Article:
Christmas markets closed in Dusseldorf following truck crash threat

Christmas markets are closed across Dusseldorf following threat to ‘crash a truck into revellers’

  • City’s old town area reportedly closed down, where Christmas markets located
  • Incident comes week after Berlin police closed markets with similar threat
  • Twelve people were killed in Berlin in 2016 when car ploughed into busy Christmas market 

The western German city of Dusseldorf has closed off its old town area, where its Christmas market is located, following reports of a threat to crash a truck into revellers there.

The Bild newspaper, citing police, reported that the Christmas market in the old town area as well as others across the city were closed after the threat was reported.

It added that emergency services, including armed police, had been spotted around the old town’s market squares and streets. 

A police spokesman for Dusseldorf quoted by the Bild said police had closed the markets to be on the safe side, saying: ‘Safety must come first.’

Shoppers visit the Konigsallee urban boulevard in Dusseldorf in March 2016

A view of the TV Tower in Dusseldorf old town, the Dusseldorf Fernsehturm

Just over a week ago, police in Berlin closed roads and stepped up security around the Alexanderplatz Christmas market due to a phoned-in threat.

Berliner Zeitung reported at the time that an unidentified person had called police saying he planned to plough his car into the crowds of revellers.

Police gave the all-clear after about three hours, saying it was investigating suspected abuse of the emergency hotline.

Twelve people were killed in 2016 after a man drove a stolen lorry into a busy Christmas market in Berlin.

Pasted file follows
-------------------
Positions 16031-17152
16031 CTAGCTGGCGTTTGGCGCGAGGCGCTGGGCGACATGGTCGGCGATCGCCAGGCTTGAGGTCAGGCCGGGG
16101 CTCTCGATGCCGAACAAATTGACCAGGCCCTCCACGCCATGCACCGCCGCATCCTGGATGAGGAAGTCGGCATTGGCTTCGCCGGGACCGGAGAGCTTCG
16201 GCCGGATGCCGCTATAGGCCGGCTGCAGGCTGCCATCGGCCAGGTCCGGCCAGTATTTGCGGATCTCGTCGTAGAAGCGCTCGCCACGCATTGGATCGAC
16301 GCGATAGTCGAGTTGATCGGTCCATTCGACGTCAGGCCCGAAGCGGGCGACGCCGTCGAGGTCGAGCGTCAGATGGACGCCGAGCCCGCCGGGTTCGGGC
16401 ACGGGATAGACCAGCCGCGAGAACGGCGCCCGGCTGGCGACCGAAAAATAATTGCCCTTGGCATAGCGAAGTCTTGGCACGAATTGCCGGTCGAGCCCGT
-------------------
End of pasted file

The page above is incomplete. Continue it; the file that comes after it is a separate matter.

Dramatic footage showed the horrifying scenes in Berlin immediately after the lorry ploughed into a Christmas market, also injuring 48.

Another video, also filmed by a witness, shows the lorry next to debris from stalls at the market on Breitscheidplatz Square 

Berlin Map

The video shows injured victims lying on the ground, groaning in pain and covered in blood at the market on Breitscheidplatz Square.

Others can be seen running around in panic, looking for help for those who are more seriously injured.

Sirens can be heard in the background as emergency services raced to the scene of the tragedy, which took place around 7pm yesterday.

Just moments before, people were enjoying mulled wine and festive food at the market, outside the Kaiser Wilhelm Memorial Church in the German capital’s main shopping area.

The attacker, Anis Amri, was killed in December 2017 in a shootout with Italian police in Milan.

Authorities had put him on a list of potentially violent Islamic extremists several months after he arrived in Germany.

He was separately being investigated for receiving benefits simultaneously under two different identities.

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